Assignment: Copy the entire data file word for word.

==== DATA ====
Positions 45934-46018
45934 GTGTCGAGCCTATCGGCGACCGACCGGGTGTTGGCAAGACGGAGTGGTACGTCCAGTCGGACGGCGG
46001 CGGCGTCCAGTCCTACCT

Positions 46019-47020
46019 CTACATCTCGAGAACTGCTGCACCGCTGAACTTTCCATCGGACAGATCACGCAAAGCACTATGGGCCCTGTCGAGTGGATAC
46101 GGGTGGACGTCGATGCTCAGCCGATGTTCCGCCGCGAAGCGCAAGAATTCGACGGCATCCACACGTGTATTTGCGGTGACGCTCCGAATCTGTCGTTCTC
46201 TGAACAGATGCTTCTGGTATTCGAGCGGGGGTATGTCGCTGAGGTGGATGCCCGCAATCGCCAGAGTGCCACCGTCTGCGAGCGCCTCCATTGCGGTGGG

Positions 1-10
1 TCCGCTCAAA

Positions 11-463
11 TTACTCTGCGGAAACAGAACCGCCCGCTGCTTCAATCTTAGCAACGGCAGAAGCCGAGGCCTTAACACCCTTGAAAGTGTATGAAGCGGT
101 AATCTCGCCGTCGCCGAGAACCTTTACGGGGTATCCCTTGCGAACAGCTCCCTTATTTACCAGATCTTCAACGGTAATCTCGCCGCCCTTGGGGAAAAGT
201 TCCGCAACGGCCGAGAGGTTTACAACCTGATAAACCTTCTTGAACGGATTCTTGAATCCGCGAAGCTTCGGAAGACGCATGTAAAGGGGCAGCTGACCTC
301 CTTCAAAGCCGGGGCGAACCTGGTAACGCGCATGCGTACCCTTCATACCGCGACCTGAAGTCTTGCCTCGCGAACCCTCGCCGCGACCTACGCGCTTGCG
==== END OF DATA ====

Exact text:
Positions 45934-46018
45934 GTGTCGAGCCTATCGGCGACCGACCGGGTGTTGGCAAGACGGAGTGGTACGTCCAGTCGGACGGCGG
46001 CGGCGTCCAGTCCTACCT

Positions 46019-47020
46019 CTACATCTCGAGAACTGCTGCACCGCTGAACTTTCCATCGGACAGATCACGCAAAGCACTATGGGCCCTGTCGAGTGGATAC
46101 GGGTGGACGTCGATGCTCAGCCGATGTTCCGCCGCGAAGCGCAAGAATTCGACGGCATCCACACGTGTATTTGCGGTGACGCTCCGAATCTGTCGTTCTC
46201 TGAACAGATGCTTCTGGTATTCGAGCGGGGGTATGTCGCTGAGGTGGATGCCCGCAATCGCCAGAGTGCCACCGTCTGCGAGCGCCTCCATTGCGGTGGG

Positions 1-10
1 TCCGCTCAAA

Positions 11-463
11 TTACTCTGCGGAAACAGAACCGCCCGCTGCTTCAATCTTAGCAACGGCAGAAGCCGAGGCCTTAACACCCTTGAAAGTGTATGAAGCGGT
101 AATCTCGCCGTCGCCGAGAACCTTTACGGGGTATCCCTTGCGAACAGCTCCCTTATTTACCAGATCTTCAACGGTAATCTCGCCGCCCTTGGGGAAAAGT
201 TCCGCAACGGCCGAGAGGTTTACAACCTGATAAACCTTCTTGAACGGATTCTTGAATCCGCGAAGCTTCGGAAGACGCATGTAAAGGGGCAGCTGACCTC
301 CTTCAAAGCCGGGGCGAACCTGGTAACGCGCATGCGTACCCTTCATACCGCGACCTGAAGTCTTGCCTCGCGAACCCTCGCCGCGACCTACGCGCTTGCG